Had the Medical Board allowed counsel for the plaintiff at least to submit a brief, it is doubtful that it would have ignored the direction laid down in the case of Michetti v. State Workmen's Insurance Fund, 143 Pa. Super. 458, 462, where the Superior Court said: "There is no formula that can be applied to determine the amount of the loss of earning power with exactness. It is always a question involving the exercise of sound judgment and common sense." In the application of that sound judgment and common sense, more evidence was required than that which apparently guided the Medical Board.
In reaching its conclusions as to whether the claimants had lost all earning power, the Medical Board could have profited by heeding the principles laid down by this Court in Goodhart v. Pennsylvania Railroad Co., 177 Pa. 1, where it was said: ". . . loss of earning power, is not always easy of calculation. It involves an inquiry into the value of the labor physical or intellectual, of the person injured before the accident happened to him, and ability of the same person to earn money by labor, physical or intellectual after the injury was received . . . It was also error to treat this subject of the value of earning power as one to be settled by expert testimony . . . The basis on which this calculation must rest is not the possibility, as judged of by the expert witness, but the cold, commonplace facts as proved by those who knew them."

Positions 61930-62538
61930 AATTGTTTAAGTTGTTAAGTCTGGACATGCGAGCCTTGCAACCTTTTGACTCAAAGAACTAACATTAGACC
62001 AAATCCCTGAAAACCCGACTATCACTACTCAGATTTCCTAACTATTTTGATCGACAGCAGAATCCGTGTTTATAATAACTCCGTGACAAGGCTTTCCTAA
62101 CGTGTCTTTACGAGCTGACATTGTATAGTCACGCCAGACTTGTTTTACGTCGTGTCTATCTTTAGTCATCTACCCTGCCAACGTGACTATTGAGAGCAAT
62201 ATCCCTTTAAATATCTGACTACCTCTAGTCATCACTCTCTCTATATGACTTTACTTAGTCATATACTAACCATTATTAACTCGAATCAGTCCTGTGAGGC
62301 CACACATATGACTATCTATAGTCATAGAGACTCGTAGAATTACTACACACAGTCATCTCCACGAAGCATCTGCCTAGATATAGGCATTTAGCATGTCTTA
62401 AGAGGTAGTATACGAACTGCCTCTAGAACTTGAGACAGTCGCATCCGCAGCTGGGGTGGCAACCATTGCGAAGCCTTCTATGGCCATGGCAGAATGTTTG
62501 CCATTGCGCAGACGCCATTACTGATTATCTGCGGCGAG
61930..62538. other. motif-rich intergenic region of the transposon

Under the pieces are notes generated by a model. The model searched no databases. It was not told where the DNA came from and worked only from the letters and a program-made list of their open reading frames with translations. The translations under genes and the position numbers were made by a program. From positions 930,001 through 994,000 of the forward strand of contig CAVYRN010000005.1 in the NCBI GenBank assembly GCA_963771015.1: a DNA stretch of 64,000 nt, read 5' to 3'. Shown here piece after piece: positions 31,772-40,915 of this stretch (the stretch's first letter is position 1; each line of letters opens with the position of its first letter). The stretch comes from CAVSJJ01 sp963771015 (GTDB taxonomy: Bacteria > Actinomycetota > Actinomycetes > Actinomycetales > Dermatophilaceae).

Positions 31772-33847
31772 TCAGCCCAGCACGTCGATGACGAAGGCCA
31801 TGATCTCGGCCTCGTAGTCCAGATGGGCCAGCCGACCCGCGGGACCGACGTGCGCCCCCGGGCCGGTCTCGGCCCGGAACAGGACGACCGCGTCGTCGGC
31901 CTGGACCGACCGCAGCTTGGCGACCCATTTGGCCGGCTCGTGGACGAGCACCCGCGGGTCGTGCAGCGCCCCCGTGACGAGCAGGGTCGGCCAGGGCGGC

Paragraph (c) of Section 420 provides: "After the medical board has completed its inquiry into any case submitted to it, it shall file with the board its written report setting forth its findings with respect to the following medical questions: 1. Whether or not the claimant contracted or is suffering from the occupational disease alleged, and, in death cases, whether or not death was caused by such disease. 2. If the claimant has contracted or is suffering from the occupational disease alleged, its opinion as to the extent of the disability suffered by the claimant. 3. Findings on such other medical facts as appear warranted by the evidence."
The report made by the Medical Board consisted of 3 paragraphs:
"1. It is the unanimous opinion of the Medical Board that the claimant has contracted anthracosilicosis as alleged.
2. That the claimant's physical condition caused by said anthracosilicosis disables him to the extent that he can only perform work of a limited general nature which in our opinion makes him partially disabled.